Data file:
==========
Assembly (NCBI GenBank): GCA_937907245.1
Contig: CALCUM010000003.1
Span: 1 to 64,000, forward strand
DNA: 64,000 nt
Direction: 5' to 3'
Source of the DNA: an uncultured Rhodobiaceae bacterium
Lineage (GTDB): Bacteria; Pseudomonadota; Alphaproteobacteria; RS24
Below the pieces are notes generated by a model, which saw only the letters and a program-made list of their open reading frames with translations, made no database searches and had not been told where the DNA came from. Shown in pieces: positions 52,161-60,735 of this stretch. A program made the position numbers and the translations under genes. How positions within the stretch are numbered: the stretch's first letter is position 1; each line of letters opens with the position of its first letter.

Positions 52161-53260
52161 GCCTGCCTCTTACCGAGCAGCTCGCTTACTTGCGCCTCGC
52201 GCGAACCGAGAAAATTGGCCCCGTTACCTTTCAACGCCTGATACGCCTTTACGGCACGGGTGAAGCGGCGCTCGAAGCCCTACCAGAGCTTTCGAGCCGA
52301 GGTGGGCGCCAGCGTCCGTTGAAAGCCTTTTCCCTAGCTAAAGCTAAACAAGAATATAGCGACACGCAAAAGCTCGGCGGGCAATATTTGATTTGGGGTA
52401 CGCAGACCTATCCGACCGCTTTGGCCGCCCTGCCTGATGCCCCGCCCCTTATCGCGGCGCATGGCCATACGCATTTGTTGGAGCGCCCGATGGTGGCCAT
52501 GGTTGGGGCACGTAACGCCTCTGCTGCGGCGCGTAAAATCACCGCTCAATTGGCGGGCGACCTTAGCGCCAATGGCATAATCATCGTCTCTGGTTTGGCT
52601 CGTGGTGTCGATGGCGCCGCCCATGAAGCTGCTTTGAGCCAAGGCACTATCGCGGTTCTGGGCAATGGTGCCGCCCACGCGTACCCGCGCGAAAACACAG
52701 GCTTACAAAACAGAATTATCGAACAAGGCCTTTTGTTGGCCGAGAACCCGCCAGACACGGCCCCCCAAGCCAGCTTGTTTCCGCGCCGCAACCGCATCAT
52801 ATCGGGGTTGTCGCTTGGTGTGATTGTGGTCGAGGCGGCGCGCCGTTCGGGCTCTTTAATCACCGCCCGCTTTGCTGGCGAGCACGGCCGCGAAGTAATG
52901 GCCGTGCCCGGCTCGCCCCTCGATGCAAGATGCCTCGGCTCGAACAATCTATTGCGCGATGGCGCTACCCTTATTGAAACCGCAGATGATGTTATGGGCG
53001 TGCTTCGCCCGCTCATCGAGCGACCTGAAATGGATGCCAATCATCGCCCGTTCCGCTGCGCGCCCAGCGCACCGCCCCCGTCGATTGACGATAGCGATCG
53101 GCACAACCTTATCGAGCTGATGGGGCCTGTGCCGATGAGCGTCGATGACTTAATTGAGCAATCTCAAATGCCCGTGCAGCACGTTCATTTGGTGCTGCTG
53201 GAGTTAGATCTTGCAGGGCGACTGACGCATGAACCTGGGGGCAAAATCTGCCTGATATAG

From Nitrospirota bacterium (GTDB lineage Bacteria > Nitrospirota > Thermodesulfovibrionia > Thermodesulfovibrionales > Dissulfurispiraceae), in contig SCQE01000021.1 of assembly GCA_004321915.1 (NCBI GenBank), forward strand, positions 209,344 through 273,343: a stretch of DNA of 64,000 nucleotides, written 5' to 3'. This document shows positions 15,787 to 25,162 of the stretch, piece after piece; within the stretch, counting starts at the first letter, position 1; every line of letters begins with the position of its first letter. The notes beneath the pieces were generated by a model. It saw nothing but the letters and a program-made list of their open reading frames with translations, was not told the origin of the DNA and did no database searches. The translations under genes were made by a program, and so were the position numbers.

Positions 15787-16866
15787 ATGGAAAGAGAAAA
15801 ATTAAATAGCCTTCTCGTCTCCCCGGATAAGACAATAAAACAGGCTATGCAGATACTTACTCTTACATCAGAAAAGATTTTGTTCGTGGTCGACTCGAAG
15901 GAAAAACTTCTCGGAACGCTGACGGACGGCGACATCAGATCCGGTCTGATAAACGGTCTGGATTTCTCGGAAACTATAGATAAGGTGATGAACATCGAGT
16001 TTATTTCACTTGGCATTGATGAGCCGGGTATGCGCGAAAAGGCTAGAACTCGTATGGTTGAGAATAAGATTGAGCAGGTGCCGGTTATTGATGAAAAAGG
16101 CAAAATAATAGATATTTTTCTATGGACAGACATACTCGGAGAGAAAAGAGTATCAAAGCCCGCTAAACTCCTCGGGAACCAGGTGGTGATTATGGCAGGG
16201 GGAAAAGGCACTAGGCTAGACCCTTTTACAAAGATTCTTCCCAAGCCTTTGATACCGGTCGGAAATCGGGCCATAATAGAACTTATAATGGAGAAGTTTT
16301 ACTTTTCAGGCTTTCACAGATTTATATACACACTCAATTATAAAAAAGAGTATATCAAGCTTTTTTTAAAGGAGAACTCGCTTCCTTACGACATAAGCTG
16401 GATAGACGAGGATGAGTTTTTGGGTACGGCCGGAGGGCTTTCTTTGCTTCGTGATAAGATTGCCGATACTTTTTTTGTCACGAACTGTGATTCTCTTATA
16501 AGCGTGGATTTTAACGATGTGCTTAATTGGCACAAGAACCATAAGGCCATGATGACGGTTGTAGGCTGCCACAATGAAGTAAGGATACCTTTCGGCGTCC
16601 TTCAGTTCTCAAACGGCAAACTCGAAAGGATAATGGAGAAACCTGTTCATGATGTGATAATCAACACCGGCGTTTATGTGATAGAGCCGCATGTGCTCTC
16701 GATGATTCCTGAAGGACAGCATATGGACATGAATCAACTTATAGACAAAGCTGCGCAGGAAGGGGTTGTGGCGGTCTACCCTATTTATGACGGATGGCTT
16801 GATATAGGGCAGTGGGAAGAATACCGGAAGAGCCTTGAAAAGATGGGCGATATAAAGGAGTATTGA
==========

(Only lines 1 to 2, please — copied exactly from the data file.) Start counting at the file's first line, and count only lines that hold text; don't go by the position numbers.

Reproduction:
Assembly (NCBI GenBank): GCA_937907245.1
Contig: CALCUM010000003.1